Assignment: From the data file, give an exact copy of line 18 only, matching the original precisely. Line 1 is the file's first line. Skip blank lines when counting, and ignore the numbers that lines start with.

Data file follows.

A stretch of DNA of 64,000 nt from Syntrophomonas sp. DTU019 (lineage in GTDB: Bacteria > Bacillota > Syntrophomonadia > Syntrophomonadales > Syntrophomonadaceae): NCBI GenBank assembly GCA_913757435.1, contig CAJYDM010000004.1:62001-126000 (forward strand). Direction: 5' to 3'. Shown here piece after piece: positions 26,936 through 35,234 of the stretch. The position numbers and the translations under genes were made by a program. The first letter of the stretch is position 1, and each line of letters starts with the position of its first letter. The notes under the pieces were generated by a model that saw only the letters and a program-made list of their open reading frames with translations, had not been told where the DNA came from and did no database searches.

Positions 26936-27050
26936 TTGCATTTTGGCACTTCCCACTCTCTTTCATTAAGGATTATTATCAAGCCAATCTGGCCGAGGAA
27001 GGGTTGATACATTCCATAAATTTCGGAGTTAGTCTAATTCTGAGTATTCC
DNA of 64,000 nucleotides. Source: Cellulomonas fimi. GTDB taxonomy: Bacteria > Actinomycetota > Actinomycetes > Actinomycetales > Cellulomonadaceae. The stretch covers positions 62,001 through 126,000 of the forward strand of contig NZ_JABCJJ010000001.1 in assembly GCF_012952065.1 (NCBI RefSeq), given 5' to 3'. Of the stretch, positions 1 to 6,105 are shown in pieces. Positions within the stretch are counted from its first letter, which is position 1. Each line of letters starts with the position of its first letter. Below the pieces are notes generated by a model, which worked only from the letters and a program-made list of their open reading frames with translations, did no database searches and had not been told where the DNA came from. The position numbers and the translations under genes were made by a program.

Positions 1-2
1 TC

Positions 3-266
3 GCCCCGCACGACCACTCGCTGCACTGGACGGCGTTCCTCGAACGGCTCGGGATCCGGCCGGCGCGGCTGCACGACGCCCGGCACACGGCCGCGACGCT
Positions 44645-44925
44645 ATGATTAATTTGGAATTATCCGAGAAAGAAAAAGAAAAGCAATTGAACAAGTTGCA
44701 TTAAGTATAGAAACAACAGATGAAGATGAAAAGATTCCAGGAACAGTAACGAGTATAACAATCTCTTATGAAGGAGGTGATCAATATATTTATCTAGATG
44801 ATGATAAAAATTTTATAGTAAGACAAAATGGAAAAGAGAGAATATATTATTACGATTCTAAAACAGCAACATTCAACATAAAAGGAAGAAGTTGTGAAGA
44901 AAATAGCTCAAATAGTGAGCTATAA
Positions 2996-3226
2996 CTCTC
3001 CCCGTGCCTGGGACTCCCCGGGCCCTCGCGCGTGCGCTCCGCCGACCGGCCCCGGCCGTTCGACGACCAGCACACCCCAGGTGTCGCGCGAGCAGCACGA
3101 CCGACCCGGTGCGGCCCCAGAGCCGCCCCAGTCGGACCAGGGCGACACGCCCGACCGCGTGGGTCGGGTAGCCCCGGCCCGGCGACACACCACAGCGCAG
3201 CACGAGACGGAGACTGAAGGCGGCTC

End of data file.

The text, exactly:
3101 CCGACCCGGTGCGGCCCCAGAGCCGCCCCAGTCGGACCAGGGCGACACGCCCGACCGCGTGGGTCGGGTAGCCCCGGCCCGGCGACACACCACAGCGCAG